The transfer of a liquor license in Baltimore City often involves issues of life and death, and in some instances, zombies and phantoms.
A recent decision by the Maryland Court of Special Appeals is instructive as to when a liquor license is really dead.
The 25 page decision is not for the faint of heart but is important for anyone acquiring a liquor license.
The Maryland appellate court explains at the beginning of the opinion, .. a zombie is defined as “the supernatural power according to voodoo belief may enter into and reanimate a dead body.” And the opinion goes on to make the distinction that a phantom is defined as “something (as a specter) apparent to sense but with no substantial existence.” Both are used as slang terms to refer to a liquor license that has been permitted by a local liquor board to survive, for transfer purposes, beyond the statutory expiration period.
Notwithstanding the extensive procedural history of this case, the dispositive facts were not in dispute. Turner’s, an establishment in Federal Hill, closed for business on July 11, 2009. The first application to the Baltimore City Liquor Board to transfer the liquor license was filed on June 19, 2009. That application was approved by the Board on July 23, 2009. There was little is any activity for a period of time. On February 25, 2013, a second application for transfer and expansion was filed. The original intent was to transfer the license to 1100-06 South Charles Street. Later, it was planned to expand and utilize the license at the original East Cross Street premises.
The appellate court read the state law that applies to Baltimore City, Article 2B Section 10-504(d)(2)(i) providing that an alcoholic beverage license shall expire 180 days after the holder’s business has closed or ceased alcohol sales, unless: “An application for approval of a transfer to another location or an application for assignment to another person pursuant to § 10-503(d) of this subtitle has been approved or is then pending.”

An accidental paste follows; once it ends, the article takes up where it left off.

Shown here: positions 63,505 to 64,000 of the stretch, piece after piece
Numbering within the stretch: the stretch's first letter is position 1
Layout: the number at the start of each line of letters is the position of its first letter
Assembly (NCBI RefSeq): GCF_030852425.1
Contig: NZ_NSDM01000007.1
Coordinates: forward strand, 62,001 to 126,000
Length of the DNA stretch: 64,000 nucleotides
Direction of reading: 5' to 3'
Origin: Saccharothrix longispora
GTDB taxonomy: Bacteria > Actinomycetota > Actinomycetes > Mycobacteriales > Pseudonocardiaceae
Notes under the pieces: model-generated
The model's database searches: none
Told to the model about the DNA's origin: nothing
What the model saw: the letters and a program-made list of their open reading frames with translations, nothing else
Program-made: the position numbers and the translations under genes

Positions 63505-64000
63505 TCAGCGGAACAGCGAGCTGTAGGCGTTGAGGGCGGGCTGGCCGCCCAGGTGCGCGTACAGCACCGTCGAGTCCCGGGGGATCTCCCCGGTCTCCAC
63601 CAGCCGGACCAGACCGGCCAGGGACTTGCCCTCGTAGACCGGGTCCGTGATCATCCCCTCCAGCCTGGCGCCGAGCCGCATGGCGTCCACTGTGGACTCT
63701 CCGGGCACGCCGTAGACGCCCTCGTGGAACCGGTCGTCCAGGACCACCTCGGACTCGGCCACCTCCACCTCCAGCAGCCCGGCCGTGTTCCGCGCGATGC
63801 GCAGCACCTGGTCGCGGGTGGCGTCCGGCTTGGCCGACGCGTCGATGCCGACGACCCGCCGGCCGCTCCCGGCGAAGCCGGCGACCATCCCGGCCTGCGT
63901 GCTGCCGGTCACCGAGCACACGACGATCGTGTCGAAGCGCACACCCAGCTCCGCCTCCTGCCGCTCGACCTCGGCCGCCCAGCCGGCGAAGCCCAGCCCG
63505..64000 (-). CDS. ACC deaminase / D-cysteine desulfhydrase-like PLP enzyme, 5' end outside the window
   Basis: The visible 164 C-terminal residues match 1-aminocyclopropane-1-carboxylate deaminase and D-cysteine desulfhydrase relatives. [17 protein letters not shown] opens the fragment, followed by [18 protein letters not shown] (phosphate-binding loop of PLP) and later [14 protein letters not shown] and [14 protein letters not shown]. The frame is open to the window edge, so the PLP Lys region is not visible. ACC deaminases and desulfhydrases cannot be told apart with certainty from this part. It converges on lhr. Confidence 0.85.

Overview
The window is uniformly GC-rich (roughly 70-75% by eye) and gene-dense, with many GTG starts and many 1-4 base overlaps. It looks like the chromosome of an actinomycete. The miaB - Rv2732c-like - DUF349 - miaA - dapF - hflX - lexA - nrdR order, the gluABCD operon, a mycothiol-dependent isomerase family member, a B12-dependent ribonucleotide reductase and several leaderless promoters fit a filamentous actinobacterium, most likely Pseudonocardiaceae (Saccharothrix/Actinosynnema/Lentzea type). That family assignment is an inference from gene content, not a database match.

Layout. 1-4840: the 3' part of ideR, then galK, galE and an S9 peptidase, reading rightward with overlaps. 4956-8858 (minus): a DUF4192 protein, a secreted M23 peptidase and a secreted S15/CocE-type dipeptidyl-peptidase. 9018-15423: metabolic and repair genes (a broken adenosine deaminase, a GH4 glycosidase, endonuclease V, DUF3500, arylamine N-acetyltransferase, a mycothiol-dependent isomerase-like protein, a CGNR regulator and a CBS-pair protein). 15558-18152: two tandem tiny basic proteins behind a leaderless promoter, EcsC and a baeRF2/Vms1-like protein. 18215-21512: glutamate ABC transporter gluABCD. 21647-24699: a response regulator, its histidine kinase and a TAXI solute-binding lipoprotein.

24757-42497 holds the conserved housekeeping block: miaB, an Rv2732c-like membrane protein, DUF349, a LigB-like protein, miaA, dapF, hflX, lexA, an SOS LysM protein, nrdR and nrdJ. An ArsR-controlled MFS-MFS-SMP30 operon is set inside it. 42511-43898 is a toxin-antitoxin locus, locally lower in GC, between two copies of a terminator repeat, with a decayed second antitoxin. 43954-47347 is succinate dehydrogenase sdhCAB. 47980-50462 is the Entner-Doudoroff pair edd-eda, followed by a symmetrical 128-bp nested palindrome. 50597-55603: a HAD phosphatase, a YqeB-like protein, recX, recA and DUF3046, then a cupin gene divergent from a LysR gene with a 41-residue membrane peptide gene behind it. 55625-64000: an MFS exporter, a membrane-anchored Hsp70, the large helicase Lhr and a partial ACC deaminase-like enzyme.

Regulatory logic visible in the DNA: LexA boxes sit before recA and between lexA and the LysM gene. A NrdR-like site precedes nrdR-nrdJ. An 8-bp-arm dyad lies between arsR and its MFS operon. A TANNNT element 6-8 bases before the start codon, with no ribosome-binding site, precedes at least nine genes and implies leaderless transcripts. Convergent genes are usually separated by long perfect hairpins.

(2) 180 days after the holder of any license issued under the provisions of this article has closed the business or ceased active alcoholic beverages business operation of the business for which the license is held, the license shall expire unless:
(i) An application for approval of a transfer to another location or an application for assignment to another person pursuant to § 10-503(d) of this subtitle has been approved or is then pending;
(ii) An application pursuant to § 10–506 of this subtitle has been approved or is then pending; or
(iii) A written request for a hardship extension, as provided in this subsection, is filed within the 180–day period.
(3) The licensee or other appropriate interested parties may make a written request to the Board for an extension of the life of the license due to undue hardship, for a time period of no more than a cumulative period of 360 days after the date of closing or cessation of alcoholic beverages business operations of the business for which the license is held.
In its April 26, 2017 opinion, the appellate court held, the plain language of the statute supports the Liquor Board’s conclusion that the license had “expired.” The closing of Turner’s in July of 2009 triggered the 180 day rule (“180 days after the holder of any license . . . has closed the business or ceased active alcoholic beverages business operations . . . the license shall expire[.]” Article 2B, §10-504(d)(2)).
The protestants in the proceedings below called as a witness former Senator George Della, who had sponsored the 2000 legislation creating Article 2B § 10-504(d), which is commonly referred to as the “180 day rule.” According to Senator Della:
It basically says [a] license can remain dormant for 180 days. And then if there’s a hardship, then that licensee can come back to the [B]oard and make their case, if they’re in a hardship situation. And then the Board could then grant them another extension of 180 days. ..
Beyond that, if they don’t activate that license, that license is dead. That’s what the legislative intent is behind the 180 day rule. And the Board knew it.
Curiously, and despite that the license would have been considered dormant as of October 17, 2011, possibly in a last grasp for life, it appears that the contract purchasers filed their first and only request for a hardship extension in a letter dated August 13, 2014?
In sum, the Board correctly determined that the license had expired. And, neither the approved but uncompleted transfer nor the Board’s subsequent renewals of the license could imbue it with new life.
You can read the entire decision in Board of Liquor License Commissioners for Baltimore City v. Austin here.
There are no doubt many zombie liquor licenses in Baltimore City and throughout the State. If we can assist you with the due diligence to verify that a license is alive or otherwise in dealing in matters of alcoholic beverage law, do not hesitate to give us a call.